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UPCES Economics Courses

Here you'll find the full list of UPCES courses related to Economics. Please note that course offerings are subject to change or cancelation based on faculty availability and student enrollment. All course subjects must be approved by your home institution for departmental credit.

Each course includes a detailed description, any cross-listed subjects, and a downloadable syllabus.

NOTE: UPCES students may pick no more than two Economics courses.

CEE Economic Growth and Development
[ECONOMICS, 3 credits]


Why are some countries poor and other countries rich? What are the factors of growth? What is the role of political and economic institutions in the development process? How can aid foster growth and development? These questions are of central interest not only for academics, but also for policy makers and international organizations shaping policies for sustained growth and development. Providing the answers is particularly relevant for any country undergoing a strong transition and development process, such as the former Soviet Union countries. It is however also important for the European Union, whose member countries vary significantly in their original economic environments. This course aims to address these questions in view of the theory and empirics of economic growth. This course is divided in two parts. The first part overviews the facts of growth and presents the main theories that try to account for them. Special attention is given to understanding the central role of institutions in this process. The second part of the course analyzes the role of foreign aid and also discusses the role of international organizations, such as the World Bank and the IMF. Throughout, the course puts emphasis on the growth experience across European and former Soviet Union countries.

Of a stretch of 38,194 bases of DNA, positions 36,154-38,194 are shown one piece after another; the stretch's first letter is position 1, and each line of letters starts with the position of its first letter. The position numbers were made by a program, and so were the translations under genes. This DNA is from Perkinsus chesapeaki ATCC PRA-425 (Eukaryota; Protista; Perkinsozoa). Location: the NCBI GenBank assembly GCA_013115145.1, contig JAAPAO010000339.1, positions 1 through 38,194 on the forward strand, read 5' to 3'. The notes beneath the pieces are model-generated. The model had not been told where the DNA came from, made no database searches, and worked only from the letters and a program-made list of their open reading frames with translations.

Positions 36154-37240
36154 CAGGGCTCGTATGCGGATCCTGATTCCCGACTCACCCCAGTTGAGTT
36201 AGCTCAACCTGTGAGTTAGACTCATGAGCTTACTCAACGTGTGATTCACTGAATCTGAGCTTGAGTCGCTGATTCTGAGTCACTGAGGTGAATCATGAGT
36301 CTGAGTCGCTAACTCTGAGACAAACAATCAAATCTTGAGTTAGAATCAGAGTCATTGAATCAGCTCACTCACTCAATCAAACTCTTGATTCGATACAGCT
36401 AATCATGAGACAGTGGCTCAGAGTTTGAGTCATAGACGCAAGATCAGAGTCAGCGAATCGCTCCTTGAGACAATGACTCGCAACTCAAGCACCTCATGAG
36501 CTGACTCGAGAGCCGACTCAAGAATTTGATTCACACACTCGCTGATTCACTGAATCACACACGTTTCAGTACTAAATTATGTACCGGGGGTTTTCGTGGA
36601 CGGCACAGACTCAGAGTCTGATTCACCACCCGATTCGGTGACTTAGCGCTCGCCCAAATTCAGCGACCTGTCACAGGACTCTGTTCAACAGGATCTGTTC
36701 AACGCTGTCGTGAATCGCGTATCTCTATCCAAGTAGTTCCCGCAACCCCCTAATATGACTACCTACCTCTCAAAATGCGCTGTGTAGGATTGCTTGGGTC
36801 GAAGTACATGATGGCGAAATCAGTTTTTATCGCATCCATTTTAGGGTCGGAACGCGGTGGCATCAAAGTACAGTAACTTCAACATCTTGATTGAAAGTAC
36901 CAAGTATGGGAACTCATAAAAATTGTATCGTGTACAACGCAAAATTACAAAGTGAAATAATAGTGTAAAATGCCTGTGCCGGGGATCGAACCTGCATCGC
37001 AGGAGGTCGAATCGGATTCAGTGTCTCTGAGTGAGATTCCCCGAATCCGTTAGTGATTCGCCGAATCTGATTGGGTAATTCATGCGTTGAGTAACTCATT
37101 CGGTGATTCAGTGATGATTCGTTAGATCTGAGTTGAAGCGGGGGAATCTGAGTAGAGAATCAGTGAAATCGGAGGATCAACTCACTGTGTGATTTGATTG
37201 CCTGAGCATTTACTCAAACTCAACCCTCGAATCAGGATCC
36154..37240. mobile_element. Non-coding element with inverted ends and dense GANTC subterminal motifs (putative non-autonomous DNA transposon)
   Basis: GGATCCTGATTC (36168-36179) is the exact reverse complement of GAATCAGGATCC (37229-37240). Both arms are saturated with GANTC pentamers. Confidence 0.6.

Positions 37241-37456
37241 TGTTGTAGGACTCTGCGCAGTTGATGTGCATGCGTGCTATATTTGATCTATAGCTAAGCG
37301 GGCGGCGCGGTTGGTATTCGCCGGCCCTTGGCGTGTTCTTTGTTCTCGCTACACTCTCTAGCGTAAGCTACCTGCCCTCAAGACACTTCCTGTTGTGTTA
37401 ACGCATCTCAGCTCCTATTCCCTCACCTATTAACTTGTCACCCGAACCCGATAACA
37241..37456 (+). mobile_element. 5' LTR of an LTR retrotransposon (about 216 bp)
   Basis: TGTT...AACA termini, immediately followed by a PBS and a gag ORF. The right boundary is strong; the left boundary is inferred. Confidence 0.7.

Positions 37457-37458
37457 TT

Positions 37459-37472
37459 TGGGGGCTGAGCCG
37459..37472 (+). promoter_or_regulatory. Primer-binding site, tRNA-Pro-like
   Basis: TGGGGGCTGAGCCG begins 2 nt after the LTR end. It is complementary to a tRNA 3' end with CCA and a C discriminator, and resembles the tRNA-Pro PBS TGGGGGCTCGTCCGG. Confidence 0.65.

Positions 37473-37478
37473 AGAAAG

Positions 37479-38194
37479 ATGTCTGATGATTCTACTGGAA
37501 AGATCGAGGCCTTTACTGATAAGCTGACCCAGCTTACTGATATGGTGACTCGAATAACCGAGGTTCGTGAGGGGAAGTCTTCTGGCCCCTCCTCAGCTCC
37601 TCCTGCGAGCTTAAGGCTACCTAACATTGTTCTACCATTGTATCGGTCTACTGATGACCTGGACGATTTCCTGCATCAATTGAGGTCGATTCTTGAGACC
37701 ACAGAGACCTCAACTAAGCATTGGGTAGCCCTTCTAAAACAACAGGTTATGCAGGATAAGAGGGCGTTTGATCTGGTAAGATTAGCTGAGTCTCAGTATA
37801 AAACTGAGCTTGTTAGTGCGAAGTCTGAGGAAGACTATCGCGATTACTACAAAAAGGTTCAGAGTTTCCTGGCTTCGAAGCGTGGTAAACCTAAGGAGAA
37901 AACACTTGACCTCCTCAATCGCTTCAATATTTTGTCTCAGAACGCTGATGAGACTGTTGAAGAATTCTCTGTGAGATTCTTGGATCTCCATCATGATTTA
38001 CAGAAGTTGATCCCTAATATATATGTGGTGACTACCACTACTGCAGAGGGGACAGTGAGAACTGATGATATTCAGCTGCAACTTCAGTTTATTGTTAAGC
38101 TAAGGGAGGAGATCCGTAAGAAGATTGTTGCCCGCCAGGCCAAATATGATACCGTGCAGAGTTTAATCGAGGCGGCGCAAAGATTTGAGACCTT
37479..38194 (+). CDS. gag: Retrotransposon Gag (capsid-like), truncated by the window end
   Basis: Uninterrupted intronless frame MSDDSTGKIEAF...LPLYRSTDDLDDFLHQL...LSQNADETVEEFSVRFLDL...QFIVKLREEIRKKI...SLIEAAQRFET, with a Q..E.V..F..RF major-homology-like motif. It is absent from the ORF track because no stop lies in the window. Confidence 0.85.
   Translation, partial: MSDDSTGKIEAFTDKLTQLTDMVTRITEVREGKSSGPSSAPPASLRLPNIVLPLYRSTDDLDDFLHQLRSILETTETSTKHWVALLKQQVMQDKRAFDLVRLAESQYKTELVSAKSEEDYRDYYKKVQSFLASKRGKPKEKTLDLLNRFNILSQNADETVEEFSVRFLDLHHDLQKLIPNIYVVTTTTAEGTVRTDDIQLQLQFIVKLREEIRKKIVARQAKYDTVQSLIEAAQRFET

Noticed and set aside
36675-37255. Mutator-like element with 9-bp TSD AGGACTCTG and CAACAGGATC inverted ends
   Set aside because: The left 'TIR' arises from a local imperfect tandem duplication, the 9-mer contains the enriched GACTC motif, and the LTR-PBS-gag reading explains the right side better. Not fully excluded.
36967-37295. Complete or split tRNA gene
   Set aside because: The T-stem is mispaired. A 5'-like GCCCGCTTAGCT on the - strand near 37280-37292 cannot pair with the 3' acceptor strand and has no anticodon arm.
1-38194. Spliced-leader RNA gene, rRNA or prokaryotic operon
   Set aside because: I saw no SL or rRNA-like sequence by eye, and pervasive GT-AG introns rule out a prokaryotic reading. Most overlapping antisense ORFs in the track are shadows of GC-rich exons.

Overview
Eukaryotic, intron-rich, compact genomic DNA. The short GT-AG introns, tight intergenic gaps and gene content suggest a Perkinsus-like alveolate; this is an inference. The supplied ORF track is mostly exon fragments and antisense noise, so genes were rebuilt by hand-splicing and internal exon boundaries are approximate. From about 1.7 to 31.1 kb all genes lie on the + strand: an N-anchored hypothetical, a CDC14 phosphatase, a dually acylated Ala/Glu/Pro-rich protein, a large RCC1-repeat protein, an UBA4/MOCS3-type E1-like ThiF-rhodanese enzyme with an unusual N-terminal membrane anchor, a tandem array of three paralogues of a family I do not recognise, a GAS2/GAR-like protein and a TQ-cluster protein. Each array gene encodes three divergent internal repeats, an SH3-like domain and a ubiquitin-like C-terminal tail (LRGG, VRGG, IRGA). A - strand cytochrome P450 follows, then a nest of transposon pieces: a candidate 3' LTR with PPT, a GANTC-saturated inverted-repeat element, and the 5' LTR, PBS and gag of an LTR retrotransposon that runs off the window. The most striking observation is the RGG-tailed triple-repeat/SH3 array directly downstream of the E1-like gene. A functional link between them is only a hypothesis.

Prerequisites: This course is mainly addressed to students with economic backgrounds, rather at an advanced stage of their studies. Intermediate microeconomics and basic calculus are prerequisites for this course. Knowledge of econometrics and intermediate macroeconomics is a plus. Students with little or no economic background are advised to consult the professor before enrolling.

Economic History and Long-Run Development
3 credits]


Our economic lives are constantly changing: Technological change, economic and political crises shaped the world since the industrial revolution during the last 200 years. Countries in Central and Eastern Europe (CEE) in particular experienced several upheavals during the last 150 years: The collapse of the Austrian-Hungarian Empire, weak political and economic institutions after World War I, ethnic cleansing after World War II, a centralized planning economy and the transition towards a market economy after 1990 are partially still visible in socio-economic figures today. A long-term perspective on the evolution of economic figures can also help to understand changes and obstacles today. The course bases on a broader understanding of economic development. Despite classical economic measures like GDP, inflation or population growth, we will also discuss so-called soft economic variables such as norms, culture, trust and social capital.

Economics of Transition
[ECONOMICS, 3 credits]